When/if I find a situation like that, the horse I like generally stays the price I want. When/if I see others catching on, I move on.
You might believe this...but how can you know that your belief is really true? What can each one of us know about what the other "serious players" know, or what they are doing?

Haven't you already said that you bet very rarely...and that you wager only a fraction now of what you had been betting before? I have seen the same thing happen to my own play. Doesn't this mean that we might be losing ground to the competition...and that things might get even worse for us in the future? Where is the proof that either of us is more informed than the other serious players...even in a "handful of race types/situations"?
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Old 08-20-2023, 06:52 PM   #72
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You seem to have a fundamental misunderstanding of how CAWs operate. They don't all bet on the same horse. They might bet 100 different combinations that they think are overlays, trying to get enough value that they show a profit with rebates. They are a bunch of threads describing this process.
I understand much of what they do because people have been doing the same things as them for decades. The CAWs just do it better and faster with the aid of computers and more sophisticated math.

You think people didn't compare the win, exacta, and double payoffs to see which pool offered the best value 40 years ago?

Of course they did. I did it manually and so did others. The pools used to slowly correct and come more into sync 40 years ago. The CAWs just made it all faster and even more efficient.

Just because they are so good doesn't make them equally adept at analyzing every situation.
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Old 08-20-2023, 06:57 PM   #73
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I'll do it.

wow, this is interesting.

maybe i can learn from this, or I will get an idea from this, or maybe I can prove you wrong by showing how it is indeed impossible.
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Old 08-20-2023, 06:59 PM   #74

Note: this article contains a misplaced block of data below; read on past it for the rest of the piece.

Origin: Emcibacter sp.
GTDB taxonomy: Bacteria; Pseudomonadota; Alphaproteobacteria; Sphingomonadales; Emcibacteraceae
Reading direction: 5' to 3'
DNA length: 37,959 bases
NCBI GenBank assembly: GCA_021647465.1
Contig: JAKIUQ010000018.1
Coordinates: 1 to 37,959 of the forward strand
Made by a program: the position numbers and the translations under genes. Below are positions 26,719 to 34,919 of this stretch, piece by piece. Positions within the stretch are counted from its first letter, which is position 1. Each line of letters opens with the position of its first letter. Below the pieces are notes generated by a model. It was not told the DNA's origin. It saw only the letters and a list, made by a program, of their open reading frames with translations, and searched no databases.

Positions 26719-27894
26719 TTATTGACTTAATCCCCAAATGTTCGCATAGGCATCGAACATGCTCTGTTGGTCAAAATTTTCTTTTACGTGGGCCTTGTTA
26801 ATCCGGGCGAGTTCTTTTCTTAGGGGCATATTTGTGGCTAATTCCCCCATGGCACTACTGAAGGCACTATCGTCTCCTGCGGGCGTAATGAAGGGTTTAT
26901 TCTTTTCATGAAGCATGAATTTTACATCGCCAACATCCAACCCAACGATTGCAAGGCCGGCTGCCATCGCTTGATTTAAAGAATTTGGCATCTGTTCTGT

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You might believe this...but how can you know that your belief is really true? What can each one of us know about what the other "serious players" know, or what they are doing?

Haven't you already said that you bet very rarely...and that you wager only a fraction now of what you had been betting before? I have seen the same thing happen to my own play. Doesn't this mean that we might be losing ground to the competition...and that things might get even worse for us in the future? Where is the proof that either of us is more informed than the other serious players...even in a "handful of race types/situations"?
I know whether it's true or not by testing my ideas against 1000s of races, by listening to what other serious players are saying that I disagree with, and by my bottom line.

I was at Saratoga yesterday. I made 2 plays. That's a typical day for me now if I'm playing.

I would say I am almost certainly losing ground. It's tougher to profit, but I did go 1-2 yesterday. I loved Aspray.
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Old 08-20-2023, 08:04 PM   #75
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Some people seem to believe that, just because some longshots win, this means that the CAW bettors aren't as competent as they are made out to be...and that we common folk can "exploit" them. Let's not forget that there is a great amount of unpredictability in this game , and this "chaos" factor can't be completely accounted for by anybody...whether mere mortal or machine. The longshot winners aren't an indication that the CAW groups have weaknesses that can be exploited; these longshot winners are a stark reminder of the uncertainty inherent in this game.
Right. I think some are using the idea "well I don't have to bet every race, I'll just pick my spots", which of course TRADITIONALLY was the smart way to play. But these CAWs, whales, whatever the name are taking the value out of every race, whether a longshot wins or not, by sucking up any liquidity in the pools. Of course you can win individual races, but over the long haul the current wagering dynamics will grind almost anyone down.

Whatever anyone thinks of Jerry Brown and the Thorograph product, he's been very vocal in how toxic the current wagering landscape is for the average bettor. This is a man who sells a product that depends on people wanting to wager on racing, and who would best be served by as many people as possible thinking they can win. The fact he's potentially hurting his own business by saying how unfair this all is shows how serious he thinks the CAW problem is.